The leader category (N = 93 or 29.5% of all actors) consists of those nominated as a current leader or a potential leader at least twice. The maybe leader category (N = 57) consists of individuals nominated as a current or potential leader only once. Table 4 displays the breakdown of leaders and maybe leaders categories by department. The departments range from having 20 (department D) to 12 identified leaders (departments B and E).
Department B has the highest percentage of nominated leaders (40%) while department F has the lowest (18.3%). Department F’s low percentage of leaders may be due to a lower response rate for the 2016 survey; we do not know why their response rate was lower than the other departments in 2016 or lower than their 2012 response rate. Department B’s response rate was comparable to the other departments. There may be other factors at play, such as department size (e.g., the department is small enough so that members are aware of their colleagues’ STEM education leadership activities) or department culture (e.g., the department encourages STEM education leadership).
We analyzed the data using ANOVAs to see if there were any differences among departments and the two centralities (degree and reach). There are no statistically significant differences (p < 0.05).
Can SNA metrics be used to predict or identify recognized leaders in STEM education reform?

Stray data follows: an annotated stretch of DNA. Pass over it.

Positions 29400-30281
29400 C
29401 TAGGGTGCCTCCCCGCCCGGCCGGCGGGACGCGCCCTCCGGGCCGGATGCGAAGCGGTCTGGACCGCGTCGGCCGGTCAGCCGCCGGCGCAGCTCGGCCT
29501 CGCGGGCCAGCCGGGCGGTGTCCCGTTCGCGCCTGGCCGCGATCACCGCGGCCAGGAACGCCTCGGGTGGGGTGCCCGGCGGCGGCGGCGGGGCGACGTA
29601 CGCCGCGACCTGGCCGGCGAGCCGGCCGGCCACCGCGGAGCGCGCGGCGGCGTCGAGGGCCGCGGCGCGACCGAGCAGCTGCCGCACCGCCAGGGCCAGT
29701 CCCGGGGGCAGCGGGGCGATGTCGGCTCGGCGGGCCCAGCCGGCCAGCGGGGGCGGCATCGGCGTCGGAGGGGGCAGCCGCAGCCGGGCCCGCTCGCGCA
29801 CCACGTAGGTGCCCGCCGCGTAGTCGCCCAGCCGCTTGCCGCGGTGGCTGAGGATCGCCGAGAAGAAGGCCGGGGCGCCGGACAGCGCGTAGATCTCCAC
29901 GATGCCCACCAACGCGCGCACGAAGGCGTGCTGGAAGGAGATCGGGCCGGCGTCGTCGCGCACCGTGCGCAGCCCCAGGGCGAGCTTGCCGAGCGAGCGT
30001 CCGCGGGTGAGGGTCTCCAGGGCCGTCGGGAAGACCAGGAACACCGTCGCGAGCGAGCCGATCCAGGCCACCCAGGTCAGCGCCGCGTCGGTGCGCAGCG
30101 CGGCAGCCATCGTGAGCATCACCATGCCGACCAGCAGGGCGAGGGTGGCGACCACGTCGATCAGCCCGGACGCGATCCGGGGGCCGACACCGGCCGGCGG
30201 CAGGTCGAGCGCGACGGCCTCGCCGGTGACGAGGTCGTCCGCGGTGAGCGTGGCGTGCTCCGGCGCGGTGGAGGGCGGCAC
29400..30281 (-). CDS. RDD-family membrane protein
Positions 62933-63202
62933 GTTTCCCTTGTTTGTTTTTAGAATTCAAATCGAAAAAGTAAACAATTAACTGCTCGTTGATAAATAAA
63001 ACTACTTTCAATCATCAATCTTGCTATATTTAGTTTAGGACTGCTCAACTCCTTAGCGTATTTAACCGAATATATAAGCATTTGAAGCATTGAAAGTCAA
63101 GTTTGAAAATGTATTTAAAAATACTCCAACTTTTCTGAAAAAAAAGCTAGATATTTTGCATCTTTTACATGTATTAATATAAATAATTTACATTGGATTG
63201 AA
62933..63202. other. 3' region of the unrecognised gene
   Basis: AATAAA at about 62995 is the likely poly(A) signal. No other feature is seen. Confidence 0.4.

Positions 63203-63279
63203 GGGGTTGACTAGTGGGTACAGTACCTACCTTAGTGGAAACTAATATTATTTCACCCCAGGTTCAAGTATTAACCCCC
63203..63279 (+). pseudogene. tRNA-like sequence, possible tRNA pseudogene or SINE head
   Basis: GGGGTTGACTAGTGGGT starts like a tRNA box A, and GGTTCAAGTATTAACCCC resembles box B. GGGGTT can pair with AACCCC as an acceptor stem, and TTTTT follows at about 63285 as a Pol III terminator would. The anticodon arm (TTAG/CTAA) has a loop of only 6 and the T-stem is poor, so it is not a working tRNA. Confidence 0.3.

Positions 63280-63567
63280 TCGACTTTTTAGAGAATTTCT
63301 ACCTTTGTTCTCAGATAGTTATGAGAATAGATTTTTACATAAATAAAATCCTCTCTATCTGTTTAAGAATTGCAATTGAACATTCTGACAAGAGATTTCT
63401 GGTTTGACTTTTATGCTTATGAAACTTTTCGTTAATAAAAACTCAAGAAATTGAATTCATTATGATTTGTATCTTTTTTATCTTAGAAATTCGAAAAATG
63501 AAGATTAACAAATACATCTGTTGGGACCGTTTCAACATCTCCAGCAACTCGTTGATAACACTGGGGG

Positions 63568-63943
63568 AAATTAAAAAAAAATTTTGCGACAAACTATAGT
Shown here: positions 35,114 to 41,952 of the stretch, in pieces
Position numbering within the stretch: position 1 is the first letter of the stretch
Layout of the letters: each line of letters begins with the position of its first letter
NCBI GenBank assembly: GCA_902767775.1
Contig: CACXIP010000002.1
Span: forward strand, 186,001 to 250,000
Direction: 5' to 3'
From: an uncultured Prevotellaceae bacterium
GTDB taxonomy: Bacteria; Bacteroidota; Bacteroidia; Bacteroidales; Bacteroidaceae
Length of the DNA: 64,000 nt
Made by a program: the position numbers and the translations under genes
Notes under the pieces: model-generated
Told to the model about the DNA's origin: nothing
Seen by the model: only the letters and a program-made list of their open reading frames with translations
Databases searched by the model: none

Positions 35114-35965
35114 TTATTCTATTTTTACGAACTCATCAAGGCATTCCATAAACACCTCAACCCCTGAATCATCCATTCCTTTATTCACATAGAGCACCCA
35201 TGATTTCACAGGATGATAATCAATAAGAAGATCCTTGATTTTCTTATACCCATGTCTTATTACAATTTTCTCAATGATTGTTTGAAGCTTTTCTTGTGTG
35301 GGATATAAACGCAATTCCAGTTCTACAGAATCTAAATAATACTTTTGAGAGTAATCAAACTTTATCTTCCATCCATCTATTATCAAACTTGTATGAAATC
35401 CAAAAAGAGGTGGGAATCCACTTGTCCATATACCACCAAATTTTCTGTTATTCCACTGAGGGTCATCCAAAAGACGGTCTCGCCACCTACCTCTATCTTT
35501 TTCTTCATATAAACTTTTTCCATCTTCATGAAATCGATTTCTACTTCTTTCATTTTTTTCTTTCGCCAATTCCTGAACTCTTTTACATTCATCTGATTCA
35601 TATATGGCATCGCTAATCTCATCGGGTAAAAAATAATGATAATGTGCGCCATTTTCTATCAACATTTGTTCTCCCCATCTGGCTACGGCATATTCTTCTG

We initially analyzed the data to see if there were any differences between the three groups: leaders, maybe leaders, and non-leaders. Data were analyzed by timestamp, as we anticipated there might be differences in each timestamp due to the change initiative’s activities. Recall that the first data collection point in 2012 was near the beginning of the change initiative, while the grant had been active for several years by the third data collection point in 2016. Table 5 displays these results. ANOVAs reveal that the average values for degree and reach centralities are statistically significant (p < 0.05) among the groups. The results from the post hoc tests indicate that the difference between leaders, and the other two groups are statistically significant for p < 0.05.
We were also interested in whether actors appear in all three timestamps, regardless of how many ties they have. Our hypothesis was that leaders would appear in more timestamps than maybe leaders and non-leaders and that simply being present in multiple timestamps was as important as an actor’s number of ties (i.e., degree centrality) or indirect ties (i.e., reach centrality). This perhaps could be another way of identifying leaders using SNA. Actors in all three categories appeared the same number of times. This suggests that simply being present in the network does not make one a leader.
Can early SNA data predict leaders?
While the results in Table 5 were promising and aligned with prior SNA research, we were interested in whether SNA could identify individual actors as leaders. We first analyzed the 2012 and 2013 data to see if these prior timestamps could be used to see who would be nominated as a leader in 2016. In Fig. 2, two histograms display the distribution of normalized degree centrality for 2012 and 2013. The width of each bar is 0.05.